Jack Emberly.

Along the Fraser: A flawed made-in-B.C.-plan for wild salmon

‘The greatest value B.C. places on wild salmon is cultural.’

In June 2018, Premier John Horgan appointed 14 folks – with a range of expertise – to the Wild Salmon Advisory Council, a B.C. strategy to restore salmon.

DFO can’t do it alone.

One officer I spoke to recently said there are 400 daily calls to the complaint hotline; responding to all takes time. Tell that to streamkeepers in Burnaby, Langley, Abbotsford, and Maple Ridge, and Port Coquitlam, who failed to get DFO response to fish kills and damage to habitat.

Recently, under DFOs watch, landowners have cleared Fraser River riparian area on Herrling Island near Chilliwack, spawning grounds for sturgeon.

What is council’s solution?

In a letter to Horgan, Aaron Hill of Watershed Watch Salmon Society, writes: “We have several concerns with this council’s make-up, recommendations, the entire process, which excludes conservation groups, scientists, Interior communities, and ignores threats like salmon farms, over-fishing and climate change, while proposing disastrous ideas like industrial scale hatcheries.”

To gather public input, the advisory council has held seven meetings, six on the coast. Attending one in Prince Rupert would be a three-hour-drive on icy roads for Shannon McPhail, of the Skeena Watershed Coalition. Yet, she says, “100 per cent of fish they’re talking about are born inland, yet there weren’t any inland conversations.”

On Sept. 28, WWSS, SkeenaWild Conservation, and Raincoast Conservation submitted suggestions to the council, only to be told its options report had been finalized.

This was “a bewildering breach of the process described on the government website,” says Hill.

Was the council’s aim “to minimize involvement by citizens, conservation groups and scientists?”

Undaunted, Hill emailed the council on Jan. 11, repeating concerns with “the process of developing a B.C. strategy.”

It’s framework, he says, “is biased toward revitalizing wild salmon fisheries rather than wild salmon, with no mention of the non-consumptive economic benefits associated with tourism.”

Why not? asks Hill.

“The greatest value B.C. places on wild salmon is cultural rather than economic.”

He notes the first principle of the Wild Salmon Policy is conservation.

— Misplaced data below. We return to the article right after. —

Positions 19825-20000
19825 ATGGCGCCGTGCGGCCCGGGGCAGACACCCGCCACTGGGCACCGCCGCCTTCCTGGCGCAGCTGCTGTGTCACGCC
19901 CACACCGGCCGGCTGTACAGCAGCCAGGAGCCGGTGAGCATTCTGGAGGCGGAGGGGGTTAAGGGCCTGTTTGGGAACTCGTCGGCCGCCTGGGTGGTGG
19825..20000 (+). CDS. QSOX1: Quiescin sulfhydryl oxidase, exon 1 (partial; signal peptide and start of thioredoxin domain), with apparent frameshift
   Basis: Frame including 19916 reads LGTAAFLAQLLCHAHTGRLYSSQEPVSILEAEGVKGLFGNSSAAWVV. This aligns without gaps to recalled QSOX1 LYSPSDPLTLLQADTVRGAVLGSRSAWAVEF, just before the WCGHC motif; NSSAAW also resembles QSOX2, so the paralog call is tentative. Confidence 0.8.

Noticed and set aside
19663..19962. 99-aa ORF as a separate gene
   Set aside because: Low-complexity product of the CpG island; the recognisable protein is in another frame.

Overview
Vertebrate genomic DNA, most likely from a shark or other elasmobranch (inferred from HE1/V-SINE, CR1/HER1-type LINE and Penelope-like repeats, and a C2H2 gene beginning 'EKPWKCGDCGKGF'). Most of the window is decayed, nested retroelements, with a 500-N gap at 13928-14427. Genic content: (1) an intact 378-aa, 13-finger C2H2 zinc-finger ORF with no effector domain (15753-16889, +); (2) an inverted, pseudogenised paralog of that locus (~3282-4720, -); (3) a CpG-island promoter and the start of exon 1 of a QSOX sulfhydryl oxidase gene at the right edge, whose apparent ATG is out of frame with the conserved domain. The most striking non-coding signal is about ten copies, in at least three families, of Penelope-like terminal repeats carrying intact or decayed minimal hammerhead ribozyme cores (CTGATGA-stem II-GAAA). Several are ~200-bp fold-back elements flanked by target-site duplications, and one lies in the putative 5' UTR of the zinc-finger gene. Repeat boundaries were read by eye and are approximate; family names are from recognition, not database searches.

The WSAC promises “to learn from previous mistakes.” But, says Hill, it’s looking at B.C.’s “colonial past” for harvesting.

“We should learn more from [First Nations] who harvested salmon near spawning grounds to support succeeding generations.”

Why, asks Hill “were FN like the Babine Nation involved in these fisheries not given the same weight as coastal representatives who dominate the panel?”

Strategy 1.2 of the WSAC’s Options Report is “restoration of critical habitat.” An early mistake was a closed diking infrastructure.

WWSS’s Connected Waters Campaign encourages replacing old pumps and gates to open channels like Katzie Slough in Pitt Meadows to millions of fry.

In 2018, WWSS lobbied the DFO to save endangered Thompson and Chilcotin River steelhead, “caught and discarded as bycatch in commercial, FN, and recreational [chum] fisheries.”

It wants the “antiquated fishing industry to move to selected gear and methods” to save these fish. It belongs on the WSAC.

The B.C. Federation Fly Fishers lists nine short-comings of the council.

It “appears to be politically reactionary to the crisis in order to appear that “something” is being done by the province.”

Yet, it “barely mentions steelhead.”

The report “is biased toward salmon in marine waters and fisheries” with “no consideration for recreational fisheries where there is the pursuit of these fish without harvesting them” and it’s “heavily weighted toward reconciliation opportunities for FN.”

But, “the non-indigenous part of society must be considered in decisions. Without inclusiveness and transparency, societal tensions will develop.”

The WSAC “downplays known risks of hatcheries to wild fish.” Hill says.

“The council’s insistence on more production is irrational.” And, BCFFF adds, “there’s no direction on how the public should react to the Council and its report. We have tried without success to determine where our comments should go.”

Others not heard include six SFU scientists.

In a Dec. 21 letter to the WSAC they request, “to be able to contribute” with “the best available science,” noting the WSAC’s options paper contains “serious scientific inaccuracies regarding the risks of artificial propagation.

Large scale production of hatchery fish has caused them to exceed the ocean’s carrying capacity … causing serious competition between species.

The Alaskan model of mass-producing chum and pink salmon – ocean ranching recommended by WSAC – is negatively impacting survival of other species [sockeye and chinook].”

The scientists advise more protection of critical habitat, from, for example, “the negative effects of logging.”

Quick action is critical to save wild salmon, but WSAC recommendations, with wording like B.C. “should consider” this, and “explore” that, foretell more indecisiveness, confusion, and delay.

If we are “to learn from our mistakes” and improve on DFO performance, Horgan should reopen his made-in-B.C. plan to all legitimate stakeholders.

Jack Emberly is a retired teacher, local author and environmentalist.

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